As the glories and adventures of life can provide the richest pleasures similarly so too the simple act of pressing play can provide such life affirming moments, experiences which come thick and fast within Revolt Against An Age of Plenty. The new album from UK outfit The Great Leap Forward, it brings a cascade of feel good incitements which whether worldly and emotionally observed or snapping at closer to home political and social issues just lifted the spirit.
Manchester hailing The Great Leap Forward is the solo project of multi-instrumentalist songwriter and lyricist Alan Brown who previously was one third of inimitable post punk/indie rockers bIG*fLAME. From that band’s demise in 1986, Brown concentrated on The Great Leap Forward to bring his songwriting and music to ears and now nine years after his last album, This Is Our Decade Of Living Cheaply And Getting By, he has unveiled the quickly proving addictive Revolt Against An Age of Plenty.
Seeded in a fusion of eighties new wave/post punk and indie pop bred through the sharp vision and rampant imagination of current indie rock, the new outing offers thirteen tracks which court bouncing bodies and eager thoughts with creative and energetic zeal. It is lustful in its persuasion and dextrous in its enterprise, never allowing ears or the imagination a moment to assume as each track musically and lyrically provoked keen attention and reaction.
Songs To Die To sets off the contagion, the opener taunting attention from its first breath as a viral hook moves in, its arrival joined by Brown’s potent tones and just as lively rhythmic manipulation. Equally there is a blossoming fanfare to the track, a rising of anthemic drama matched in the busy, warmly cacophonous roar of sounds around it.
It is a great start quickly eclipsed by the following Things That Make Me Happy, it too laying down an initial calm coaxing in the shape of a guitar jangle before erupting in a keenly animated web of hooks and melodic enterprise. Catchy from its first throes and rapaciously infectious thereon in as vocals and electronic flushes bring greater colour to its celebratory cheeks, the song had us hollering and leaping in swift time.
The album’s title track is next, Revolt Against An Age Of Plenty standing defiant against mass consumerism and its multifarious promotion with a hungrily infectious breath and a melody loaded swing. With relish and a lining in devilment which shapes the whole album, Brown stamps down another essential moment within the release before tunnelling another under the skin in the skilled shape of Losing Faith In The Wall. From its bass grumble to its crystalline jangle and electronic flumes, the song had ears gripped and appetite greedy. As with tracks before and to follow, it casts a memorable and lingering infection, its body in many ways bearing something akin to a mix of Doves and The The.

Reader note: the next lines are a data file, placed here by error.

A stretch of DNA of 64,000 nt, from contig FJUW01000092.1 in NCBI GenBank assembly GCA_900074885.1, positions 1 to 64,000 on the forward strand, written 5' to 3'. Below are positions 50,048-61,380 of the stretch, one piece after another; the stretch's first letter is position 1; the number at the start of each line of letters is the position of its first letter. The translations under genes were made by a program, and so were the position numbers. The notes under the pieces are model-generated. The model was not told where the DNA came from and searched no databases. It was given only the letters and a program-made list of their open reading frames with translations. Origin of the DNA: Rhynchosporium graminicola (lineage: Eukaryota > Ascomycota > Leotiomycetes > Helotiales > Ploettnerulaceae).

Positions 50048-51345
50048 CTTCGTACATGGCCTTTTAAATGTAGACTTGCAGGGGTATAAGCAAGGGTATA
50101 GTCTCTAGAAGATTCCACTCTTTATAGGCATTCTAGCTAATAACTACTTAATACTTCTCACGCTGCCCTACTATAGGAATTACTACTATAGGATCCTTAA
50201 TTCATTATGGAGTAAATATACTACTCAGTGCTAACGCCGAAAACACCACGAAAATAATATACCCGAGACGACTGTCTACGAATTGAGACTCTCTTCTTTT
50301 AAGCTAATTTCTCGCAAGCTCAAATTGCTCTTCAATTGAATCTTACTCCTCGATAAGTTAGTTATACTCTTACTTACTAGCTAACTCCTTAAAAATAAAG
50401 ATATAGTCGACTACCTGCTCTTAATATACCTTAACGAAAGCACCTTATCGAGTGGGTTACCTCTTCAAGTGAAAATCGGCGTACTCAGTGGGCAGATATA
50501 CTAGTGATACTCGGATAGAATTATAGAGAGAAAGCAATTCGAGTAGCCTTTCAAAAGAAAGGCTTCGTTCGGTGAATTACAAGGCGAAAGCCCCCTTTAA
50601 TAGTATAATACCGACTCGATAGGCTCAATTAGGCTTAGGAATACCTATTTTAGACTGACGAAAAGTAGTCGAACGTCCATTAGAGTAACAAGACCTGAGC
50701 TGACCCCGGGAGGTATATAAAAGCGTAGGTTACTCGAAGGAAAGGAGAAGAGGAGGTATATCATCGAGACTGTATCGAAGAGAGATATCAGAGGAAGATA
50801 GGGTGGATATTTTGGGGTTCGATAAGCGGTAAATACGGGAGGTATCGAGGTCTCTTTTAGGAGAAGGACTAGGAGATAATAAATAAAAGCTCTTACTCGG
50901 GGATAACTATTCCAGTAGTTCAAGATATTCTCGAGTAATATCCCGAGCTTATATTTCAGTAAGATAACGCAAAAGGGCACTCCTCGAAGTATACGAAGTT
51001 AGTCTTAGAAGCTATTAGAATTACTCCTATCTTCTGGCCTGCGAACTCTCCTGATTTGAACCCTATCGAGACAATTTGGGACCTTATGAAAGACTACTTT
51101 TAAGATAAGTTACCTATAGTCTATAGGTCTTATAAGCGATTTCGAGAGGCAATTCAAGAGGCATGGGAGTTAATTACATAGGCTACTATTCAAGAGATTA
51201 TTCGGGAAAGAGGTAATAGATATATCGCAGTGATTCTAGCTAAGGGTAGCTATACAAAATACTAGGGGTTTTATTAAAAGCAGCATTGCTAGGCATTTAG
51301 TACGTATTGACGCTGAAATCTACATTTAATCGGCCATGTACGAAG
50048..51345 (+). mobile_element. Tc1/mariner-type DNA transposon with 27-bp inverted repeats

The post punk angled Giving Back Is Good For You left another indelible mark, raising the ante in temptation and devious contagion while dEBRA 2021 sees Brown bring the pop heart out of the bIG*fLAME classic and set it in a warm shimmer more akin to the likes of The Farmers Boys and The Lightning Seeds than the angular Fire Engines-esque trespass of the original; the result just as compelling.
Words On Fire aligns the punk nurtured rock of a Green Day to the swinging pop virulence of XTC, the track soon gripping favourite arousal within the record with Can You Kanreki adding its own suggestion for consideration with rapacious resourcefulness and melodic zest while sparking even keener pleasure through daring twists and turns.
If the pairing provides the ultimate peak of the album it is a level which is soon a growing plateau as A Life More Ordinary reflects on a life lived to ‘the rules’ but under greater social demands within another inescapable bout of creative catchiness and It’s A Wonderful Lie spotlights falsehood bearing political rhetoric and its deceit in a kaleidoscope of melodic and sonically virulent incitement.
My World Is Not My Own stamps its authority in sound and presence straight after, marching in with challenging hips and a voracious jangle set in nothing less than flirtatious persuasion before When Our Kingdom Comes unleashes one final flame of addiction forging pop rock around lyrical incitement. Both tracks epitomise the craft and boldness in Brown’s music and writing and the creative tapestry making up Revolt Against An Age of Plenty.
With a lengthy Songs To Die To Reprise completing the release and adding a wholly individual and rapturous flame to contemplate, Revolt Against An Age of Plenty is nothing less than superb. From the first to last second it was under the skin, drawing on familiar inspirations and forging its own uniqueness which was never found wanting in breeding new layers to the pleasure and addiction evoked. Watch out those Best of the Year lists.
Revolt Against An Age of Plenty is out now via A Turntable Friend Records; available digitally and on vinyl and CD @ https://thegreatleapforward.bandcamp.com/album/revolt-against-an-age-of-plenty
Pete RingMaster 19/08/2021
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